‘I’ve had hundreds of death threats, hundreds of violent assaults’
Interview with Zoe Williams from The Guardian:
I speak to Peter Tatchell by zoom from Sydney, where he has recently arrived after his day in Qatar, protesting against that nation’s human rights abuses. He hasn’t slept in three days but is perfectly lucid and the weariness only tells in his minute corrections: “No, let me rephrase that”; “Sorry, let me think.” He is 70 years old, wrung out, back in Australia where he was born and raised, talking to me while fielding frequent phone calls. Has he no plans just to hang out for a bit, see some cousins? He’s a bit bemused by the question: “That’d be a very fine thing. But after Qatar I’ve got two other campaigns coming up – quiet time would be a stretch. I, with many others, have contributed to so many positive changes. It’s a great motivator.”
The protest in Qatar, which happened on 25 October, comprised only Tatchell and a colleague, Simon Harris, from Tatchell’s eponymous foundation. It featured a single placard, which they had smuggled into the country between the pages of a copy of the Daily Telegraph. “The only existing broadsheet newspaper today,” he says, pleased at the irony of the paper coming in handy, despite itself. The wording on the placard was: “Qatar arrests, jails & subjects LGBTs to ‘conversion’ #QatarAntiGay.” “I never dictated the terms,” he says. “I took the message directly from my contacts in Qatar.”
Tatchell held up his placard outside the National Museum of Qatar in Doha at 11.30am. “A Muslim woman walked past,” he says, “a horrified look on her face. She said: ‘You’d better put that away, you’ll end up in prison.’” He corrects himself. “Maybe those weren’t her exact words; she basically warned me that it’s not permitted.” He didn’t put it away, and 35 minutes later, state security officials arrived in big white Land Cruisers, the police soon joining them, nine men in all. Harris managed to upload some video of the protest – on Instagram, Tatchell looks dignified, solitary and incongruous, stood on sandy pebbles in front of the statement architecture of the museum – before the police took his camera and deleted the rest. The pair’s details were taken, their documents scrutinised. Tatchell says they were told, “what you’re doing is illegal, it’s not permitted in Qatar, the conversation was a mixture of broken English and broken French. It was very clear that we were not free to leave. We were there for 49 minutes before they eventually said: ‘OK, we advise you to go to the airport and get your flight.’ I interpreted that as a warning.”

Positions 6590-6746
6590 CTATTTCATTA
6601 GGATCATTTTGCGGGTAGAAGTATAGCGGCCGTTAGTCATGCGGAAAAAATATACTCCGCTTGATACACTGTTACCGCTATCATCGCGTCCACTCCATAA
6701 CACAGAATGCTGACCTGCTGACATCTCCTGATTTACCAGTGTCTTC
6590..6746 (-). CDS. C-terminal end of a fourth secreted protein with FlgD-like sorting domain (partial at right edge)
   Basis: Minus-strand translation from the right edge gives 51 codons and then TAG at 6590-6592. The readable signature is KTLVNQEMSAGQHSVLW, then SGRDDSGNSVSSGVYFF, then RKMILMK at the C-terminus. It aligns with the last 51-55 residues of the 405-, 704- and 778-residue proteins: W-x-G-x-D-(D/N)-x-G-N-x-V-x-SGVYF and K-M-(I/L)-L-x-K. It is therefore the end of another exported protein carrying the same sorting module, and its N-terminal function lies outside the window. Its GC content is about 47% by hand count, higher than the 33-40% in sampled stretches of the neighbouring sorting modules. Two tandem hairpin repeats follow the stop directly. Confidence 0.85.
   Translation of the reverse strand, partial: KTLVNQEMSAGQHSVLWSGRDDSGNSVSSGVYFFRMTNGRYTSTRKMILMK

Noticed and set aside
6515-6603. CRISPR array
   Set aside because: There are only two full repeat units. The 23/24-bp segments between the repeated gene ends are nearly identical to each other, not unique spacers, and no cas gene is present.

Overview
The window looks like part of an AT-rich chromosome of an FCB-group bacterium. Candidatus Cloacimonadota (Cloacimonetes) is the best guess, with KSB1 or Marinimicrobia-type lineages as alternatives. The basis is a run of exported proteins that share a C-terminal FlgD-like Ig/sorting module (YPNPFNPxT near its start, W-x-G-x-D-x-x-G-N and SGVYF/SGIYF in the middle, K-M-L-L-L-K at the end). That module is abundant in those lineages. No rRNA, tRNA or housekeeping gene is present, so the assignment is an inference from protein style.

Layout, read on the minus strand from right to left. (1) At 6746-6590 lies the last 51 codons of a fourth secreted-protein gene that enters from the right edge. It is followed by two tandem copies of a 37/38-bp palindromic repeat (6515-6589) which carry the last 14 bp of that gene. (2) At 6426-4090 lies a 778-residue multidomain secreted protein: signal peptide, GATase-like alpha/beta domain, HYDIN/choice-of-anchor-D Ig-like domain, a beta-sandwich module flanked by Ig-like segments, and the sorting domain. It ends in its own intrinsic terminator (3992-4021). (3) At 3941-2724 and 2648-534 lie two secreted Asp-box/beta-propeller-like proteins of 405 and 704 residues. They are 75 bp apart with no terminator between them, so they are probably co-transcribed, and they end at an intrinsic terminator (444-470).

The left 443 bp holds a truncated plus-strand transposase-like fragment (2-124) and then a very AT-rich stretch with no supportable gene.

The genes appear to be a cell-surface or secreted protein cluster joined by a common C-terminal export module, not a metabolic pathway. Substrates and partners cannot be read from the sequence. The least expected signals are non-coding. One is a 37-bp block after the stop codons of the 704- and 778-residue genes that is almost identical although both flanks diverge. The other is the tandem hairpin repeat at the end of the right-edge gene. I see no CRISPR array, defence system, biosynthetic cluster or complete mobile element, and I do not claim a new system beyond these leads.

There was some beef on social media later, as Tatchell’s YouTube channel had described the men as being “seized by the Qatari security services”; one academic at Qatar’s research university complained that Tatchell had misled people, lied even, since they were not arrested. It was just the fog of protest, the office losing contact briefly with Tatchell and Harris. Maybe Tatchell himself puts things a little strongly at times, but it’s hard to overstate how much sheer cortisol is coursing through the man during actions like these. “I knew that it was possible I’d spend some time in a police cell and possibly be prosecuted, even jailed. The view was that was unlikely and more likely that I’d be deported straight to Sydney. But I was very anxious, and we were always worrying that we’d made some inadvertent misstep and put the security services on to us. On Sunday night [before they left London], I hardly slept, rehearsing in my mind all the different scenarios. On the Monday night – it was an overnight flight – I was so anxious I couldn’t sleep a wink. In Doha on the day of the protest, my stomach was churning over, I had a very strong headache and despite the heat, I felt cold and a bit shivery. I had a constant urge to urinate and defecate.” The idea that he does this stuff blithely, for self-promotion, is for the birds, I think.